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Which Improves Welfare More: Nominal or Indexed Bond?

Author

Listed:
  • Magill, M.
  • Quinzii, M.

Abstract

Despite economists'' long standing arguments in favor of systematic indexation of loan contracts to remove the risks associated with fluctuations in the purchasing power of money (Jevons (1875), Marshall (1887, 1923), F~lsher (1922), Friedman (1991)), surprisingly few loan contracts are indexed in most Western Eclonomies. fin the United States even thirty year corporate and government bonds are not indexed. The situation is however different in many Latin American countries where indexing is widely used as a way of coping with high and variable inflation rates. What seems difiicult to eicplain is that it takes lvgh variability in inflation rates before private sector agents shift from lmindexed to indexed contracts. In practice, indexing a loan contract m.eans linking its payoff to the value of an officially computed price index such as the Consumer Price Index (CPI). Such an index is always an imperfect measure of the purchasing power of money: in particular, it fluctuates not only with variations in the general level of prices but also varies with changes in the relative prices of goods. This paper formalizes the idea that the imperfections of indexing may serve tal explain why agents prefer nominal bonds in economies with a low variability in purchasing power of money and only resort to indexing when the variability becomes sufficiently high. The model is a variant of the two-period general equilibrium model with incomplete markets (GEI) in which the purchasing power of money depends on a (broadly defined) measure of the amount of money available in the economy and on an index of real output. The objective of the analysis is to compare two second-best situations, in which in addition to a given security structure, there is either a nominal bond which has the risks induced by fluctuations in the purchasing power of money or an indexed bond which has the risks induced by relative price fluctuations. Adding a bond to an existing market structure has two effects: the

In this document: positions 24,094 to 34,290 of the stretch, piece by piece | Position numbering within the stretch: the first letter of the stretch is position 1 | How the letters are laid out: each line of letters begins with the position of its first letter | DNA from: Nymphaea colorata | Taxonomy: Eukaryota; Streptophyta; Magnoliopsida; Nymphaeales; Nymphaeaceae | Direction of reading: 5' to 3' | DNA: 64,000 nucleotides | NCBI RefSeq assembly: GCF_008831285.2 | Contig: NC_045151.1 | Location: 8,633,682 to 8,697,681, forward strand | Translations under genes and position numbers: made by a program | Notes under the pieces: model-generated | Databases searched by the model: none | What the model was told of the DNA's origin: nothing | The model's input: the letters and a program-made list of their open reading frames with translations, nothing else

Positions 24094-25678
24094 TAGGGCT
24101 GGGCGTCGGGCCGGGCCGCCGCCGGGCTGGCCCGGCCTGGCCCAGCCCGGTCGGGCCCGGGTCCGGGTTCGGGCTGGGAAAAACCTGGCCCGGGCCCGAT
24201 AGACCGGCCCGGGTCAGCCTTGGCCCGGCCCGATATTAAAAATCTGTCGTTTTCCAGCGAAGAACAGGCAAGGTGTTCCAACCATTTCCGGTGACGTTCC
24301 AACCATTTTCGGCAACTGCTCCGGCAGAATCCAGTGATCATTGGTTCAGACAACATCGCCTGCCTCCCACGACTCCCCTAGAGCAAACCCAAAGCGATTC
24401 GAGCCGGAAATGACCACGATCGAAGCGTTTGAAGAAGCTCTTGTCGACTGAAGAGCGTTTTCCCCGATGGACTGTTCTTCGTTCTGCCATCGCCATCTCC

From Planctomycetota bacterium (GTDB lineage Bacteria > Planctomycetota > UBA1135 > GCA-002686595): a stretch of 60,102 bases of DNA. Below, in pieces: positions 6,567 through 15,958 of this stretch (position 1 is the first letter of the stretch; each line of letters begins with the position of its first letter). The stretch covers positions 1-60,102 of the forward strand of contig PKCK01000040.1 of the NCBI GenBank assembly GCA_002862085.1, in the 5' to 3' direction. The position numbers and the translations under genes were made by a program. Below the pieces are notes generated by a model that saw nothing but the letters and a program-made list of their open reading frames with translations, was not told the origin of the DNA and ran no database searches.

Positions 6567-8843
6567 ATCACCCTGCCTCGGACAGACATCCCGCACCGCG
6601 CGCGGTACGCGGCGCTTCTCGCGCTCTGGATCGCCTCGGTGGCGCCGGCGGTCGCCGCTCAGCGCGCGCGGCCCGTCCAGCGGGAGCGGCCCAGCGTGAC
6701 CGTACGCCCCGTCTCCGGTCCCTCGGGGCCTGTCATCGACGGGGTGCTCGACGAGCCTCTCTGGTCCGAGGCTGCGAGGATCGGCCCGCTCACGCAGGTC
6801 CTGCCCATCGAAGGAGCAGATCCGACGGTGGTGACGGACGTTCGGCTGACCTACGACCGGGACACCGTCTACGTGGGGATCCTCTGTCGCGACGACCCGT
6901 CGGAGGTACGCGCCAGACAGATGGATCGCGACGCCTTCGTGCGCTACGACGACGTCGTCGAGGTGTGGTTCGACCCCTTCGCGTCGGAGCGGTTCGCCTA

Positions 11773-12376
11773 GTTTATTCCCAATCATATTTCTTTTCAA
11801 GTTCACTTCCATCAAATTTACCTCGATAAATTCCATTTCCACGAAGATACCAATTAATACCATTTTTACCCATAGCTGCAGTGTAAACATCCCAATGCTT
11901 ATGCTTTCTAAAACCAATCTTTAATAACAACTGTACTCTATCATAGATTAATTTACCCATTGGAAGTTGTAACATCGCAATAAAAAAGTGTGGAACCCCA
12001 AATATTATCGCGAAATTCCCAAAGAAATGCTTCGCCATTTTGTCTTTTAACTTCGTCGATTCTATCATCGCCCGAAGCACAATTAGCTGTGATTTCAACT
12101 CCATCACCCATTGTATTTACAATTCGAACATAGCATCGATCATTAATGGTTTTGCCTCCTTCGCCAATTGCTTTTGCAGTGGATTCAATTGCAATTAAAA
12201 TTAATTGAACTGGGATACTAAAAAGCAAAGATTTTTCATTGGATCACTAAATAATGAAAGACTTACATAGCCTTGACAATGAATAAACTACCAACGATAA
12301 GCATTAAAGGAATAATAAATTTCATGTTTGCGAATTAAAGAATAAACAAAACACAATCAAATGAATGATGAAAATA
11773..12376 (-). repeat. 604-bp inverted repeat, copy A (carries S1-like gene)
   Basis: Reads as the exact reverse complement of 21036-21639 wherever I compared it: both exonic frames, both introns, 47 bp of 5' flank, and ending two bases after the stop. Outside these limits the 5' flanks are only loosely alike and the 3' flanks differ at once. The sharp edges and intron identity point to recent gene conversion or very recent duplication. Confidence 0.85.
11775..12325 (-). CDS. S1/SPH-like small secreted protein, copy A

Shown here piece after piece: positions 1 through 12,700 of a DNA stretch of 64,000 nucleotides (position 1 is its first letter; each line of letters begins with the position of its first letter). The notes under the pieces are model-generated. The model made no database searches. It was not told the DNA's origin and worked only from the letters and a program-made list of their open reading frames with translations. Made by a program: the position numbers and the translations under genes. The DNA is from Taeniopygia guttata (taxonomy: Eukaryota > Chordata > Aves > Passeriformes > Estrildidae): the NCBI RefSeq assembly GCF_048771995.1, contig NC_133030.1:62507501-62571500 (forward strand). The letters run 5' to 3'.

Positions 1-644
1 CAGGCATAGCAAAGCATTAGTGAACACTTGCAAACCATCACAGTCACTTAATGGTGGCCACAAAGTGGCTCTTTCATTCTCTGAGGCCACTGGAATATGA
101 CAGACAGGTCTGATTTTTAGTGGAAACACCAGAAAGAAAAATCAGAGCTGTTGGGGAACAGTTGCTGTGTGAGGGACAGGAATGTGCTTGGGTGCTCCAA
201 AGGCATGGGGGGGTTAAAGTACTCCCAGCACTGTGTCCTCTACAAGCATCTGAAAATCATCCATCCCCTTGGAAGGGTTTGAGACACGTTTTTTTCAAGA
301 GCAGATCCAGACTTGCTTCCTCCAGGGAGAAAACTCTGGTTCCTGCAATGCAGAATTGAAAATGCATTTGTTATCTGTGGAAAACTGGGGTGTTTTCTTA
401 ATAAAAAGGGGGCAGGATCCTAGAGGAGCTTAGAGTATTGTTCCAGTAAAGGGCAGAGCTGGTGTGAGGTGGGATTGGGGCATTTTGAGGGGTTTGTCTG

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Suggested Citation

  • Magill, M. & Quinzii, M., 1995. "Which Improves Welfare More: Nominal or Indexed Bond?," Papers 9521, Southern California - Department of Economics.
  • Handle: RePEc:fth:socaec:9521
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    Cited by:

    1. Durdu, Ceyhun Bora, 2009. "Quantitative implications of indexed bonds in small open economies," Journal of Economic Dynamics and Control, Elsevier, vol. 33(4), pages 883-902, April.

    More about this item

    Keywords

    SOCIAL WELFARE; INFLATION;

    JEL classification:

    • J38 - Labor and Demographic Economics - - Wages, Compensation, and Labor Costs - - - Public Policy

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